Love and Logic

Sermon preached for Crescent Springs Presbyterian Church on the Fourth Sunday after Epiphany.

1 Corinthians 8:1-13

Now concerning meat that has been sacrificed to a false god: We know that we all have knowledge. Knowledge makes people arrogant, but love builds people up. If anyone thinks they know something, they don’t yet know as much as they should know. But if someone loves God, then they are known by God.

So concerning the actual food involved in these sacrifices to false gods, we know that a false god isn’t anything in this world, and that there is no God except for the one God. Granted, there are so-called “gods,” in heaven and on the earth, as there are many gods and many lords. However, for us believers,

There is one God the Father.
        All things come from him, and we belong to him.
And there is one Lord Jesus Christ.
       All things exist through him, and we live through him.

But not everybody knows this. Some are eating this food as though it really is food sacrificed to a real idol, because they were used to idol worship until now. Their conscience is weak because it has been damaged. Food won’t bring us close to God. We’re not missing out if we don’t eat, and we don’t have any advantage if we do eat. But watch out or else this freedom of yours might be a problem for those who are weak. Suppose someone sees you (the person who has knowledge) eating in an idol’s temple. Won’t the person with a weak conscience be encouraged to eat the meat sacrificed to false gods? The weak brother or sister for whom Christ died is destroyed by your knowledge. You sin against Christ if you sin against your brothers and sisters and hurt their weak consciences this way. This is why, if food causes the downfall of my brother or sister, I won’t eat meat ever again, or else I may cause my brother or sister to fall.

***

“Logic is the beginning of wisdom, not the end.”[1]

That is a line, of course, from the most famous logician of the modern era—the Vulcan alien Spock from the original Star Trek series. 

Spock’s devotion to logic is iconic. Even the most nerd-culture averse can probably picture him with those pointy ears, the raised eyebrow, and the deep, resonant voice complaining that one of Captain Kirk’s schemes was not… logical. 

Spock came from an alien race that had stomped out their emotions in order to live in a world of cold, pure, logic… and to some extent it seemed to work. But at times, the approach left something wanting. 

Spock was such a hit that all the subsequent iterations of Star Trek have a similar character, someone who excels in the world of the factual but falters against feelings. There’s Data, the android who wants to be a man, Odo, the gruff shapeshifter who struggles to fit in, Seven of Nine, the ex-borg who must regain her humanity, and finally T’pol, another entry from the Vulcan category.

If any of that means something to you, then we grew up in very similar households.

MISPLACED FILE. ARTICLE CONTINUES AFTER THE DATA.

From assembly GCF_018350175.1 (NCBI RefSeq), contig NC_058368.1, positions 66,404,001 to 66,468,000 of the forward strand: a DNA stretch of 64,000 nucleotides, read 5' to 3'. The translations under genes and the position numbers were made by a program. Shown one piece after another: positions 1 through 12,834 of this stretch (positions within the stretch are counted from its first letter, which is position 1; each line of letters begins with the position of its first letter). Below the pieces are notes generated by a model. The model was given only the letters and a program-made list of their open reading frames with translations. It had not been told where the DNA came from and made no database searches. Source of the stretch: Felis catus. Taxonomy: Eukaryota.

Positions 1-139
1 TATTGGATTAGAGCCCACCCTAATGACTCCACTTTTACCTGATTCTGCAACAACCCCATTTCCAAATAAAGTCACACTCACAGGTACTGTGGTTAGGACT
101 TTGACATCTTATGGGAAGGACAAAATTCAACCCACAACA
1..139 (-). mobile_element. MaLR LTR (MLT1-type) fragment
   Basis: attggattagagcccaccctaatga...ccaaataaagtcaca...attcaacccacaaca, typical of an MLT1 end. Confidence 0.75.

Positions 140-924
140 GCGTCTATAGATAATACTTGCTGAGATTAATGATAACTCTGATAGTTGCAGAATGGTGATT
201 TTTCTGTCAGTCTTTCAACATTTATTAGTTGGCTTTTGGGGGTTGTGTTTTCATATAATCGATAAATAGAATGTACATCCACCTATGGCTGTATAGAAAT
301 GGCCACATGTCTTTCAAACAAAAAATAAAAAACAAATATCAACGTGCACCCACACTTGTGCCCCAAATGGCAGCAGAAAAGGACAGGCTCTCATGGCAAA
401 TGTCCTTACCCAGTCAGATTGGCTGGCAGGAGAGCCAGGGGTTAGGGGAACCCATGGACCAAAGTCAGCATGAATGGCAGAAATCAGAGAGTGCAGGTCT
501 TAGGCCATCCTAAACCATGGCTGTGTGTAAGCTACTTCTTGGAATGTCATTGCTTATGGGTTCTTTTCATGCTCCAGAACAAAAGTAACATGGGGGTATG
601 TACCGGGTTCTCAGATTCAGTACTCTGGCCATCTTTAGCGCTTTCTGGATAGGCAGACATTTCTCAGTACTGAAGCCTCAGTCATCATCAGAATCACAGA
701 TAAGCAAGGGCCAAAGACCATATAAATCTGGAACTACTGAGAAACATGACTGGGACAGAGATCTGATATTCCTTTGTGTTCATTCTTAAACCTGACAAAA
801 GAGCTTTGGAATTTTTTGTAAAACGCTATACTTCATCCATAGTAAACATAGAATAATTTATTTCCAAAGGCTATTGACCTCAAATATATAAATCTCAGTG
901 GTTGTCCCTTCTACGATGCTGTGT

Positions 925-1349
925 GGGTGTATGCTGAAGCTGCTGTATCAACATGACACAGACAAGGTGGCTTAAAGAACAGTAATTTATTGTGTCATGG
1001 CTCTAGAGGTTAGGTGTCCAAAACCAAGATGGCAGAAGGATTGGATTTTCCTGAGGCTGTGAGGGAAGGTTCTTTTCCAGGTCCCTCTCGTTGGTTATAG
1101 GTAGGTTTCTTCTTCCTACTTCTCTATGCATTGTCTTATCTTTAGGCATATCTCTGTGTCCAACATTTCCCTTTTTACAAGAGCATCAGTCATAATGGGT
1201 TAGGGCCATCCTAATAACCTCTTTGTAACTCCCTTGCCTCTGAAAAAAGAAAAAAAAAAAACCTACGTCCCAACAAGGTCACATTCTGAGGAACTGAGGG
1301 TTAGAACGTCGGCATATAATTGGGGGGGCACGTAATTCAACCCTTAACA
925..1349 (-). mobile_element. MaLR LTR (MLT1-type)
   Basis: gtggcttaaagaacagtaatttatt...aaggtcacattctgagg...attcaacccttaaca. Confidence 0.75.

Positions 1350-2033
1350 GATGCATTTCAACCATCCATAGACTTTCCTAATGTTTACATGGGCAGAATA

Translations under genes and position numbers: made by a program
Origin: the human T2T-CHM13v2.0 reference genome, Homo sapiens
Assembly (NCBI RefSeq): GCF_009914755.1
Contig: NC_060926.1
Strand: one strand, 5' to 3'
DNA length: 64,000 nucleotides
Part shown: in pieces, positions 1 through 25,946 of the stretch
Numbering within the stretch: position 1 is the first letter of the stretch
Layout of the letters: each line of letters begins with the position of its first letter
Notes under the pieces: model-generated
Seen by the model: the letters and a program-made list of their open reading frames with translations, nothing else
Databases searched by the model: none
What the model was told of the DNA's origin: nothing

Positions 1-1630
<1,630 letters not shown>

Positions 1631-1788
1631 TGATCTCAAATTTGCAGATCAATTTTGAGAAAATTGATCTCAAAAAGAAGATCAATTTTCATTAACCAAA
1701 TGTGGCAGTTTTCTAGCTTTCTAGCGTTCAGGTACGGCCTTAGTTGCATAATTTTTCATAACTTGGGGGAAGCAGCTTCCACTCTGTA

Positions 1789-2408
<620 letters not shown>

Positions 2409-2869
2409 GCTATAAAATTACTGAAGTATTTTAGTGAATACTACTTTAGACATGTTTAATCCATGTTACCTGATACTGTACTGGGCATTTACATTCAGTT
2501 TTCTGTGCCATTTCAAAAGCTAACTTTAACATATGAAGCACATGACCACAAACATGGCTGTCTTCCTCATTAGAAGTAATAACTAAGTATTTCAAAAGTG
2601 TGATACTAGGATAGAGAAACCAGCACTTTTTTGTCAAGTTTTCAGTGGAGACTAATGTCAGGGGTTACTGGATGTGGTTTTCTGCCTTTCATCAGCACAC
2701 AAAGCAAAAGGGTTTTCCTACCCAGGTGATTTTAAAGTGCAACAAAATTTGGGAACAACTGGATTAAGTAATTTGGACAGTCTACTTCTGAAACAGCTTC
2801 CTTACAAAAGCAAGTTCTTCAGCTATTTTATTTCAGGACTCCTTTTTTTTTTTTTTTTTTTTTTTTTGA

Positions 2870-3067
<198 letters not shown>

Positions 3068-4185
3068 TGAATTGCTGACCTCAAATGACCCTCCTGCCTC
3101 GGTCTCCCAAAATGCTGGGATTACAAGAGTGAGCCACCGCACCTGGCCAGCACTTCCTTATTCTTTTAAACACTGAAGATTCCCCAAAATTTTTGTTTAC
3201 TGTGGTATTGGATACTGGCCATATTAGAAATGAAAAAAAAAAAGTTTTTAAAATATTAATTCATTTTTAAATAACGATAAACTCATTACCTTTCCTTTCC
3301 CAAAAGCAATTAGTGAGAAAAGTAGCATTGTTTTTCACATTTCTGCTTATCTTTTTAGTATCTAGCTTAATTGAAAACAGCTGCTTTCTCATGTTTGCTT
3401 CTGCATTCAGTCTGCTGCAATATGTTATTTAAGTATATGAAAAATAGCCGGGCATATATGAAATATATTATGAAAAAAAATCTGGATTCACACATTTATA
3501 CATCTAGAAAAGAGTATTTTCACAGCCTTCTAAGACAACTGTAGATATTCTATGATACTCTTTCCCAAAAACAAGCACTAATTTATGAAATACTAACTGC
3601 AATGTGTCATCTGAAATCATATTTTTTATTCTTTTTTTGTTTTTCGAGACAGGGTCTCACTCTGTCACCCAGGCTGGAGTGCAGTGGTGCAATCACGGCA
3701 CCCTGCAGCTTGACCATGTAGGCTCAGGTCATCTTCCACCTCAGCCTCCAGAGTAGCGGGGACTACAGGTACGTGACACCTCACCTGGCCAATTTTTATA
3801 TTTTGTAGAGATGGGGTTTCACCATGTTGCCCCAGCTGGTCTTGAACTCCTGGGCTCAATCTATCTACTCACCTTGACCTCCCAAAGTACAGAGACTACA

My point is that something about a character who follows logic to the exclusion of all else struck a chord with the American viewer, so much so that the franchise kept returning to the theme over and over again. The character allowed the writers to ask questions like these:

What is the value of logic?

What is the limit of logic?

What do you lose by ignoring logic?

And what do you gain?

It’s worth noting that the franchise is neither pro nor anti logic. Sometimes Spock wins the day. Sometimes he doesn’t. Sometimes other characters need to be pulled back to the integrity of his approach. And sometimes they show him his lens needs to be a little wider. 

I don’t think the Apostle Paul could have imagined a world like that shown on the Star Trek series, but I think he would have appreciated the tug-of-war between logic and emotion. It is that same tension that he is working with here in Corinthians. The passage is about idol meat, but that is only a case study. The real question here is about how to be right. 

In case you were wondering, Paul is not arguing here for vegetarianism. The concerns about idol meat are not so much the meat, but the idolatry. Briefly, in the city of Corinth, as across the Roman empire, people would sacrifice animals to the gods, as a way of incurring their blessing. Luckily, the gods tended to like the fat and bones best, so the good stuff was left over, and either sold in the marketplace or served at temple dinners. These early Christians would have found their plates full of idol meat at every turn—at meals with family and friends, at business luncheons and political meetings, at the butcher’s stall. And it would have made things very awkward for them, both personally and professionally, to sit down at the dinner table and eat the bread and vegetables their hosts offered but not the meat. 

And so the Christians of Corinth, who have promised to turn away from every idol and pagan rite to follow Christ, figure out a solution to this sticky morass of etiquette and religion. “They argue that there are no other gods. Just the one true God. So there’s no danger to Christians in eating the meat. All the other gods from all the points in the supply chain aren’t real. Whatever rituals have been performed involving those gods and the animals or meat are meaningless, because the gods don’t exist. It’s a total intellectual argument. Pure logic. Everyone see the logic of it?”[2]

Spock would be so proud.

Yet others aren’t so sure. The pull of paganism is strong; it greases the economic, social, and political wheels of Corinthian life. Can you really get so close to something that tempting and not get sucked in? If you’re new to this Christ thing, and you see all the Christians hobnobbing it in the temple, doesn’t that make it seem like you really don’t have to be all that exclusive with your new faith?